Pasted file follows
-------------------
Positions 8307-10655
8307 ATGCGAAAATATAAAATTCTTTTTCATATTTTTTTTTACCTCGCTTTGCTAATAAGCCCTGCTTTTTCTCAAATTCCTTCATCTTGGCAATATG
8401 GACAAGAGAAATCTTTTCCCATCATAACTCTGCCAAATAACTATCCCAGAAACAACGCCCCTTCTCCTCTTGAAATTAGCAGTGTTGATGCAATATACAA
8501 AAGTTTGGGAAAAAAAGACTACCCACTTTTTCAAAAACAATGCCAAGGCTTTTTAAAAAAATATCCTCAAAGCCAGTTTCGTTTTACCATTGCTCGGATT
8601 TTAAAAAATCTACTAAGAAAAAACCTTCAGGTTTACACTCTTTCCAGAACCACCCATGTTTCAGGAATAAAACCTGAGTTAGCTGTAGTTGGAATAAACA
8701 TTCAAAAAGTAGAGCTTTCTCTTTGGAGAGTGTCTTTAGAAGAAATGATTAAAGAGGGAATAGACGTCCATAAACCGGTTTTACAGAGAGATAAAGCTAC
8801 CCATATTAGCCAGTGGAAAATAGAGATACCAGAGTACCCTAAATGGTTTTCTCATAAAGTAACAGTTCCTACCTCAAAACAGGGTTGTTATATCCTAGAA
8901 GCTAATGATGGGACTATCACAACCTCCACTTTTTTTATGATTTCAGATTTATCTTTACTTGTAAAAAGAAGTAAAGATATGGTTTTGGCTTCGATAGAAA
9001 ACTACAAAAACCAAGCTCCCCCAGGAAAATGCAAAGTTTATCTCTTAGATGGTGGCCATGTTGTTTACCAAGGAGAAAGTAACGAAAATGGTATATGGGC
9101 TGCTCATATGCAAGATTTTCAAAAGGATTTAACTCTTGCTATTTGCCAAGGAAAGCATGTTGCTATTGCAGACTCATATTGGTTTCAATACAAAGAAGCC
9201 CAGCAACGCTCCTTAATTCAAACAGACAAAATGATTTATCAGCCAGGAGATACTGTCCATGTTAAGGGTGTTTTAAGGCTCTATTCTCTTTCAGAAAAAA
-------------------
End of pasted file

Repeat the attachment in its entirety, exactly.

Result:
Positions 8307-10655
8307 ATGCGAAAATATAAAATTCTTTTTCATATTTTTTTTTACCTCGCTTTGCTAATAAGCCCTGCTTTTTCTCAAATTCCTTCATCTTGGCAATATG
8401 GACAAGAGAAATCTTTTCCCATCATAACTCTGCCAAATAACTATCCCAGAAACAACGCCCCTTCTCCTCTTGAAATTAGCAGTGTTGATGCAATATACAA
8501 AAGTTTGGGAAAAAAAGACTACCCACTTTTTCAAAAACAATGCCAAGGCTTTTTAAAAAAATATCCTCAAAGCCAGTTTCGTTTTACCATTGCTCGGATT
8601 TTAAAAAATCTACTAAGAAAAAACCTTCAGGTTTACACTCTTTCCAGAACCACCCATGTTTCAGGAATAAAACCTGAGTTAGCTGTAGTTGGAATAAACA
8701 TTCAAAAAGTAGAGCTTTCTCTTTGGAGAGTGTCTTTAGAAGAAATGATTAAAGAGGGAATAGACGTCCATAAACCGGTTTTACAGAGAGATAAAGCTAC
8801 CCATATTAGCCAGTGGAAAATAGAGATACCAGAGTACCCTAAATGGTTTTCTCATAAAGTAACAGTTCCTACCTCAAAACAGGGTTGTTATATCCTAGAA
8901 GCTAATGATGGGACTATCACAACCTCCACTTTTTTTATGATTTCAGATTTATCTTTACTTGTAAAAAGAAGTAAAGATATGGTTTTGGCTTCGATAGAAA
9001 ACTACAAAAACCAAGCTCCCCCAGGAAAATGCAAAGTTTATCTCTTAGATGGTGGCCATGTTGTTTACCAAGGAGAAAGTAACGAAAATGGTATATGGGC
9101 TGCTCATATGCAAGATTTTCAAAAGGATTTAACTCTTGCTATTTGCCAAGGAAAGCATGTTGCTATTGCAGACTCATATTGGTTTCAATACAAAGAAGCC
9201 CAGCAACGCTCCTTAATTCAAACAGACAAAATGATTTATCAGCCAGGAGATACTGTCCATGTTAAGGGTGTTTTAAGGCTCTATTCTCTTTCAGAAAAAA